‘Gaying the pray away,’ via the Washington Post

The best journalists strive to present facts without bias or editorial comment.

Then there’s the Washington Post Twitter page.

In reporting on Exodus International’s decision to shut down, whoever tweets for the Post chose op-ed cutesy over straight-news accuracy.

The Post’s tweet, sent to 1.7 million of the newspaper’s followers:

Gaying the pray away

Huh?

What does that even mean?

Did the Post’s social-media gurus fear that a less-biased tweet wouldn’t draw as many clicks? This was the headline on the actual story to which the tweet linked:

Exodus International, criticized for ‘reparative therapies’ for gay Christians, to shut down

Now, that headline’s not perfect. I’d prefer one without scare quotes that describes what Exodus did in a less tilted manner. But it’s better than the tweet.

As we discussed in our previous post on Exodus last week, the media’s frequently referenced “pray the gay away” quote lacks a named source.

As our esteemed head GetReligionista — tmatt — has noted, “In all of my years covering ex-gays, I’ve never met anyone who actually claimed they could pray the gay away.”

Like the Associated Press and Religion News Service stories covered in the previous post, the Post article notes Exodus head Alan Chambers’ comments on theology and changing position on how to relate to the gay community:

In an apology to the gay community, Chambers noted that he “cannot apologize for my deeply held biblical beliefs about the boundaries I see in scripture surrounding sex” and marriage but added that he will no longer “fight you on your beliefs or the rights that you seek.”

Chambers, who says he and his wife Leslie “are more in love than we’ve ever have been” but admits to still being attracted to men, said in a nearly hour-long talk Wednesday at the organization’s 38th annual conference that he and Exodus leaders came to the conclusion that God was calling them to shut down the ministry.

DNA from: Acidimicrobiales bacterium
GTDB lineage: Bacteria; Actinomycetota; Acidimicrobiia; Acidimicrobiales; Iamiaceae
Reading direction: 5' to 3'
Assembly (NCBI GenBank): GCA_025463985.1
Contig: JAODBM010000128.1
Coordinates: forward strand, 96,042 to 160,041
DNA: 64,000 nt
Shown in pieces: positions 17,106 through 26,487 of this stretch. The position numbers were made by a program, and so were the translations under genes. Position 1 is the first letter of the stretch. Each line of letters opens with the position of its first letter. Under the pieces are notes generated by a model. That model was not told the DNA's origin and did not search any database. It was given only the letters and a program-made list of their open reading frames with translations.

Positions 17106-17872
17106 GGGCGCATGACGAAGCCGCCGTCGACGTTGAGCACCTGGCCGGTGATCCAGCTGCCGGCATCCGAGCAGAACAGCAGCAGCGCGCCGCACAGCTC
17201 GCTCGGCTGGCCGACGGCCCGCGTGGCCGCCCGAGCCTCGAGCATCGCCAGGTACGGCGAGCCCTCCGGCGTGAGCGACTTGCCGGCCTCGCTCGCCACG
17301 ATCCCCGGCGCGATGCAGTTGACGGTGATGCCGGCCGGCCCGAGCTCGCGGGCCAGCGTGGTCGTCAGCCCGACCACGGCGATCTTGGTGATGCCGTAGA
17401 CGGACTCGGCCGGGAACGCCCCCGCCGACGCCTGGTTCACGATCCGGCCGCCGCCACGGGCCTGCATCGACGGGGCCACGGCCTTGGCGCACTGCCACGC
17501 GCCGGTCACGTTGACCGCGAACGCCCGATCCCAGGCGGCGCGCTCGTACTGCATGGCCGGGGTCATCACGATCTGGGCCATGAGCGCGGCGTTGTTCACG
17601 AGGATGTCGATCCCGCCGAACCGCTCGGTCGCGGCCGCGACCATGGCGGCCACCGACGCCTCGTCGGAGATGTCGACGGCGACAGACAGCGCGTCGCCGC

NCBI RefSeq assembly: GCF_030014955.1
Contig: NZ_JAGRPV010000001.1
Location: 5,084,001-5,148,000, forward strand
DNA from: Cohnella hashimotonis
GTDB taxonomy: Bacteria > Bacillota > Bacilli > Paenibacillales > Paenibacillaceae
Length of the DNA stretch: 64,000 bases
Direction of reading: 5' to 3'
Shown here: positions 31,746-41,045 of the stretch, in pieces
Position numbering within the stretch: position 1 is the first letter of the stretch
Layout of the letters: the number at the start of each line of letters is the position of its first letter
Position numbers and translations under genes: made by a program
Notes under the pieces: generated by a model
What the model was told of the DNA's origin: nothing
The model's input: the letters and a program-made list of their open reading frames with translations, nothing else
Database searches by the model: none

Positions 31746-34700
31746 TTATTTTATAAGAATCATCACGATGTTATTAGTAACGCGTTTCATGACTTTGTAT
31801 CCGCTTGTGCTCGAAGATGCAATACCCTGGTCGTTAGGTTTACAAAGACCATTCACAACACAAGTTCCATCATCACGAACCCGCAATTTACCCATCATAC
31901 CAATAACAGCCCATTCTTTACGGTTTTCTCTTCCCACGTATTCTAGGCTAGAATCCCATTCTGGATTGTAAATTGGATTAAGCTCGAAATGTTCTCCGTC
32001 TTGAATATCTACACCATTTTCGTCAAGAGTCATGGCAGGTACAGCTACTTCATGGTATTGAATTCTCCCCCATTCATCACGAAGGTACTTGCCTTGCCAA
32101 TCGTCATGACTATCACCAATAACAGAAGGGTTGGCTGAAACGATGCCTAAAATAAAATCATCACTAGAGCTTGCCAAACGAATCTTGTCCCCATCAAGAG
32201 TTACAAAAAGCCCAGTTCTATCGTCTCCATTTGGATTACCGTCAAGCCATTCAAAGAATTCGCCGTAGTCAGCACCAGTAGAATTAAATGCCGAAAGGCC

The New York Times, too, notes that Chambers still believes that Scripture does not condone homosexuality.

Has anybody seen any coverage where Chambers — or any other advocates of the ex-gay movement — actually said that they can “pray the gay away?”

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About Bobby Ross Jr.

Bobby Ross Jr. is an award-winning reporter and editor with a quarter-century of professional experience. A former religion editor for The Oklahoman and religion writer for The Associated Press, Ross serves as chief correspondent for the The Christian Chronicle. He has reported from 47 states and 11 countries and was honored as the Religion Newswriters Association's 2013 Magazine Reporter of the Year.

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  • Terry Mattingly

    Both sides face a paradox. It is clear that some gay/bisexual people are able to modify their behavior and, to some degree, their feelings. But some are not. That paradox judges the extremes on both sides.

    • http://getreligion.org/ Bobby Ross Jr.

      And your journalistic point is?

      (Sorry, couldn’t resist. :-) )

      • tmatt

        The extremes on both sides face paradoxes in their logic and in the evidence. The press is not handling that very well, Simple point.

  • Simon Sarmiento

    But at least the Washington Post didn’t use a greengrocer’s apostrophe on Chambers, as you have done.

    • http://getreligion.org/ Bobby Ross Jr.

      Fixed. Thanks.

  • wlinden

    We don’t need no stinking source, We KNOW that is what They really mean!

  • Ann Rodgers

    To the best of my knowledge, the phrase was coined by opponents of “ex-gay” ministries, as a short-hand summary of what they try to do. That is the only context in which I’ve ever heard or read anyone using that particular slogan.

  • Cathy G.

    Have you all tried a LexisNexis search?

  • tmatt

    From: dalea
    Subject: pray the gay away

    Message Body:
    Hello, I am using a public computer and can not comment. On the ‘pray the gay away’ subject, my recollection is that it is from a Robin Tyler comedy routine circa 1977. The phrase has been widely used among gay people for almost 40 years. So, I have heard this many many times. And have used the expression myself. It appears not to be used outside GL circles until fairly recently. AIR, there is also a Romanovsky and Phillips song that uses the phrase.

    For all their writing about GL people, the Godbeat reporters seem curiously uninterested in us. And not particularly concerned with learning.


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